May 30, 1997

Lymphoma clinic brings specialists together to aid patients

Lymphoma clinic brings specialists together to aid patients

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Dr. John Zic (left) and Dr John Greer (right) examining patient George Craso at Vanderbilt's cutaneous T-cell lymphoma clinic

Sally Wright, 55, was diagnosed in March 1996 with cutaneous T-cell lymphoma (CTCL), one of the more common non-Hodgkins lymphomas. Three months later, last June, she had her first appointment at VUMC to be treated for the condition. She received good news.

³She¹s at the earliest stage you can be,² said Dr. John A. Zic, assistant professor of Medicine in the division of Dermatology, who, along with Dr. John P. Greer, associate professor of Medicine, conduct a CTCL clinic every other Wednesday in the Dermatology practice area of The Vanderbilt Clinic. The Vanderbilt University Cutaneous Lymphoma Clinic began last July.

³There was an incredible potential to establish a clinic where dermatologists and hematologists could work side by side to manage these patients,² Zic said. He notes that, ³It¹s hard to tell patients they have lymphoma of the skin,² but he was also able to tell Wright that, when caught early, as her cancer was, chances are the cancer will have no effect on her lifespan.

³We did a lot of reading, my husband and I, and we decided to go with Dr. Zic and his recommendations,² Wright said. Those recommendations included the use of nitrogen mustard ointment, which has been proven effective in treating CTCL.

As with most cancers, early detection is the most important element in a cure, but with CTCL, early detection is not always easy.

³The disease is slowly progressive, and early on there may not be enough pathological clues to make a definitive diagnosis,² Zic said. It may mimic other skin problems, such as psoriasis. Even a biopsy may not be definitive early on, because having a few abnormal cells in the biopsy is consistent with other skin problems.

³It¹s not that dermatologists are missing this, but it takes the disease time to be diagnosed with the current technology,² Zic said. In fact, one study showed the lag time between the onset of symptoms and a definitive diagnosis is on average about six years. CTCL often presents as an asympatomatic red patch on a sun-protected area, such as the buttocks.

Most referrals to the clinic come from hematologists and dermatologists, and patients come from all over the region. There is also a tremendous range in the level of disease severity among clinic patients, with some as healthy as Wright, and others nearing an end-stage of the disease.

Another complicating factor is that CTCL is an umbrella term for several conditions, such as mycosis fungoides, Sezary syndrome, and cutaneous anaplastic large cell lymphoma. The clinic also sees patients with cutaneous B cell lymphoma, and related disorders such as lymphomatoid papulosis, follicular mucinosis, and parapsoriasis.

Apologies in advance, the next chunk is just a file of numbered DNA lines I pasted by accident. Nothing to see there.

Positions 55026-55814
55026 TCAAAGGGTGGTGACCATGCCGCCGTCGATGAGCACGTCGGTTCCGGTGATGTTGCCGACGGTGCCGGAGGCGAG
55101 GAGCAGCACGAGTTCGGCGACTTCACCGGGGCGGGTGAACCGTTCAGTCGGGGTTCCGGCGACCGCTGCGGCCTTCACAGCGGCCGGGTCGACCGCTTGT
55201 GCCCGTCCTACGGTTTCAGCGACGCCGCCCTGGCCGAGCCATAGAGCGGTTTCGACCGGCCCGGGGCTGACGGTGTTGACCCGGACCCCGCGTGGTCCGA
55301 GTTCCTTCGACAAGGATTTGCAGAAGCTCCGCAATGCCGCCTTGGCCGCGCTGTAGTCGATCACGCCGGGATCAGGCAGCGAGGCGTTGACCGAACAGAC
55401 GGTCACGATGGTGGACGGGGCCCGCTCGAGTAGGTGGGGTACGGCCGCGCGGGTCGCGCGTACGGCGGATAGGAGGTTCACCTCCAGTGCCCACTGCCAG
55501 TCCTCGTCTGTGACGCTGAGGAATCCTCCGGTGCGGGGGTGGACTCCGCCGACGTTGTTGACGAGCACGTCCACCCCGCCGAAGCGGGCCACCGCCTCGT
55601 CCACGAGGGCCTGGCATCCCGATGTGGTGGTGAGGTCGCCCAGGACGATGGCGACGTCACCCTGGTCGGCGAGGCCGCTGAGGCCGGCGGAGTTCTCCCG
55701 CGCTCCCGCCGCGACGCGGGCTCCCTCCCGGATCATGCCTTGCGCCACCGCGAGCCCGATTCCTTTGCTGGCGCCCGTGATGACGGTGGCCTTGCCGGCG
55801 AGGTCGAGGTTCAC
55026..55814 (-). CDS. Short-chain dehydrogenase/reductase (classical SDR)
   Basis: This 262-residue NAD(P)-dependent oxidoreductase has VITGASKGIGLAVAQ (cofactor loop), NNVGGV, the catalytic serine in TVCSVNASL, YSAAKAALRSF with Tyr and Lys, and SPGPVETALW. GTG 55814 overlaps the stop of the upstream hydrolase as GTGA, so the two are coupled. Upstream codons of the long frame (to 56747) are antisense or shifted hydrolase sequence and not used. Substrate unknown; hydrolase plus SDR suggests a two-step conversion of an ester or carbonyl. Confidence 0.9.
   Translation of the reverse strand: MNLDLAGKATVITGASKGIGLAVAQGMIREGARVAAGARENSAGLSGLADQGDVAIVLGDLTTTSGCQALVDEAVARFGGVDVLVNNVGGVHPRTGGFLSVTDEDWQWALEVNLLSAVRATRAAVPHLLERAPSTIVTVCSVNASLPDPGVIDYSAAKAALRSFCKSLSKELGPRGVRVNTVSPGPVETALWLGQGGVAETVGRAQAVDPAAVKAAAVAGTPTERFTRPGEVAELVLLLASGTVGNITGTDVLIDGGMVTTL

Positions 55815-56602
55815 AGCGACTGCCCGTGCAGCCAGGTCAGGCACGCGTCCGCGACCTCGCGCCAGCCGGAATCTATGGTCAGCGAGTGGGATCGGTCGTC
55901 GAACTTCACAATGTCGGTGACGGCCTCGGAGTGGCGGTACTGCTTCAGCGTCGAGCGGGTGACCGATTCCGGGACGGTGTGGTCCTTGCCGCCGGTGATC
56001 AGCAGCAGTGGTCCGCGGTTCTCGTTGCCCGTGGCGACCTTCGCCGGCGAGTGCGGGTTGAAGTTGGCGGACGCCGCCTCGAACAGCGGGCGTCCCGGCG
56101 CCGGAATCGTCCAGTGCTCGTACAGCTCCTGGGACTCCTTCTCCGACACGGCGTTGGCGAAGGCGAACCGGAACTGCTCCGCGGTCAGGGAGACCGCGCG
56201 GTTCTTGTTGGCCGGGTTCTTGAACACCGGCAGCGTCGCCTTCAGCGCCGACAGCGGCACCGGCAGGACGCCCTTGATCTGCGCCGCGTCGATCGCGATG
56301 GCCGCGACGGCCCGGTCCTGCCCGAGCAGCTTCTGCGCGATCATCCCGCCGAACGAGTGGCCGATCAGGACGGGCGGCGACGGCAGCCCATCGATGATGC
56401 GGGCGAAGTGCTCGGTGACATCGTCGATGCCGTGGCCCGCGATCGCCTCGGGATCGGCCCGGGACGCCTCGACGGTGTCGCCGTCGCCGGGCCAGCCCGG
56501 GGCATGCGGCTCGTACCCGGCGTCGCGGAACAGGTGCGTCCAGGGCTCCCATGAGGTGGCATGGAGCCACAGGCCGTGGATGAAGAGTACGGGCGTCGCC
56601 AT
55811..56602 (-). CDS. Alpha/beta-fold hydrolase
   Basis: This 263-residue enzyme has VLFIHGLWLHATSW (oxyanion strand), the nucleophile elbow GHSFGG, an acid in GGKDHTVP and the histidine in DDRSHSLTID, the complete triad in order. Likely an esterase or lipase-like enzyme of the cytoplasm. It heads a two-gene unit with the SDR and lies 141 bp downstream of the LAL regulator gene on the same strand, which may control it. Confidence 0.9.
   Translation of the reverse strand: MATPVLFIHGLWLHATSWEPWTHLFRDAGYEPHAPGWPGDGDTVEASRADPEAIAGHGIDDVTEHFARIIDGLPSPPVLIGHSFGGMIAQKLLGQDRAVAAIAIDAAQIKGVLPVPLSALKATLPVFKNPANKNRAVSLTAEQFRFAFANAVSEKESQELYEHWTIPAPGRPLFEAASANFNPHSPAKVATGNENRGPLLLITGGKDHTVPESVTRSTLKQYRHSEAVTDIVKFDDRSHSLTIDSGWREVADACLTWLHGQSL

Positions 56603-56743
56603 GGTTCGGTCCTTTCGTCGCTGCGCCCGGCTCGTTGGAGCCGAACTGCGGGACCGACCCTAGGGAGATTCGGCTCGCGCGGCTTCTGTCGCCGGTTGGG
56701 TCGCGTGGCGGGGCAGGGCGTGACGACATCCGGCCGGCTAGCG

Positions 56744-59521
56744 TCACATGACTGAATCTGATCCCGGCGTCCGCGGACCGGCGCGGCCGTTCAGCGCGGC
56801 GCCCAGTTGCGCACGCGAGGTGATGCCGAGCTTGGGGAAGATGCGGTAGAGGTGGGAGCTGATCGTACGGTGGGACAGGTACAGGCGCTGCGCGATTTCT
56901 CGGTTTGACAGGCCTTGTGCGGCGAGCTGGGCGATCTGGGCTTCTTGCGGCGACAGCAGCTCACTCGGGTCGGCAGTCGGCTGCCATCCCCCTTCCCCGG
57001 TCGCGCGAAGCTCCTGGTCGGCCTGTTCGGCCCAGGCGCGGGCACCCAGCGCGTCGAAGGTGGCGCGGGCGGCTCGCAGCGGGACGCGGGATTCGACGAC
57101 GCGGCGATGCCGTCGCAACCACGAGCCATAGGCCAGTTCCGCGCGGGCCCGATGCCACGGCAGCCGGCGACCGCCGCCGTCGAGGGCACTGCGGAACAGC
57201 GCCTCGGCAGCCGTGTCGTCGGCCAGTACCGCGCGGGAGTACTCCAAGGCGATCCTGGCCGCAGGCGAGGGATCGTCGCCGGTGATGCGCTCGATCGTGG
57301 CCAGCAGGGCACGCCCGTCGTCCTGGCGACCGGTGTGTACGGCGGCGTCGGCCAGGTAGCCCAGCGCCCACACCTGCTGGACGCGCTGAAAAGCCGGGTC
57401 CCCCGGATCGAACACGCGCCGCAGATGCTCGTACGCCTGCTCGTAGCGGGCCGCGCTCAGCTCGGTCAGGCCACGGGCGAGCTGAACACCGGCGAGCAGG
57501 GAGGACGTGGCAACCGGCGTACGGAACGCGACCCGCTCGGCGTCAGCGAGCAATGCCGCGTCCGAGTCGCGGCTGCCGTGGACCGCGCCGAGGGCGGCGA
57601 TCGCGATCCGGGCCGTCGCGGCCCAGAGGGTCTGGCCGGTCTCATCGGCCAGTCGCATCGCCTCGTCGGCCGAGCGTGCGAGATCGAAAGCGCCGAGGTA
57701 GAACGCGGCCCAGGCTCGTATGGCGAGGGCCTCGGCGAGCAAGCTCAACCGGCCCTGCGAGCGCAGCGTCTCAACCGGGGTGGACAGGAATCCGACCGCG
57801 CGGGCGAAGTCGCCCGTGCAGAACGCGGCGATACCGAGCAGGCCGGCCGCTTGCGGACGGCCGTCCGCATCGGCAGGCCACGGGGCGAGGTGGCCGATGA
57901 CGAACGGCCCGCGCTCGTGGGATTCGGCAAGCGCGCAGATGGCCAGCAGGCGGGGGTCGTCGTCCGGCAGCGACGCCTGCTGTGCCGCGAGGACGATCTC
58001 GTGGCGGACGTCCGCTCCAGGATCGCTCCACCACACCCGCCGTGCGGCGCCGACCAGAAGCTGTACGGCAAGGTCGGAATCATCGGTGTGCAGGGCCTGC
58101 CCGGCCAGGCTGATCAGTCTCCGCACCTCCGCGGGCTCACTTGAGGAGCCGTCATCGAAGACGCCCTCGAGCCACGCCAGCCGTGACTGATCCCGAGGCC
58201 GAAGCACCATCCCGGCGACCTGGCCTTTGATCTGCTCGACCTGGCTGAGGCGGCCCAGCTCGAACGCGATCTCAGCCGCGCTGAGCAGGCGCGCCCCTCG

Given both the range of disease types and the range of severity in the patients, the treatements offered can be varied, and can involve a number of other VUMC physicians.

³In this clinic, we end up being the coordinators of care for these patients,² Zic said. ³Patients with early disease, limited to the skin, usually respond to treatment on the skin. When it spreads beyond the skin, we uses systemic treatment–chemotherapy in combination with skin therapy.²

Among the treatment options:

€ Phototherapy. Dr. Michael D. Zanolli, associate professor of Medicine in the division of Dermatology, uses phototherapy to treat CTCL. This involves exposing the skin to ultraviolet rays to fight the cancer, although the precise mechanism by which this works is not known.

³The ultraviolet light causes changes in the skin so that the patient¹s skin becomes able to attack the malignant cells–or perhaps the UVA light is actually toxic to the lymphocytes within the skin,² Zic said. ³We see some dramatic responses.²

€ Nitrogen mustard ointment. This is what proved effective for Wright¹s CTCL. It was the first topical treatment to prove effective against CTCL and was first used in 1947.

€ Total skin electron beam therapy. ³This is good for patients with early stage disease, and is one of the few treatments we have available for patients with large tumors on their skin.²

€ Chemotherapy. This is usually managed by Greer and his associated in Hematology.

€ Photopheresis, in which a patient¹s white blood cells are treated with a UVA light source and reintroduced into the body after the patient has ingested a compound that makes cancer cells susceptible to the treated white blood cells.

For Sally Wright, knowing her treatment is working and that VUMC people are available to her provide comfort.

³I trust what they say. If my cancer comes back, we¹ll start the treatment again.

³I feel fortunate that Vanderbilt is here.²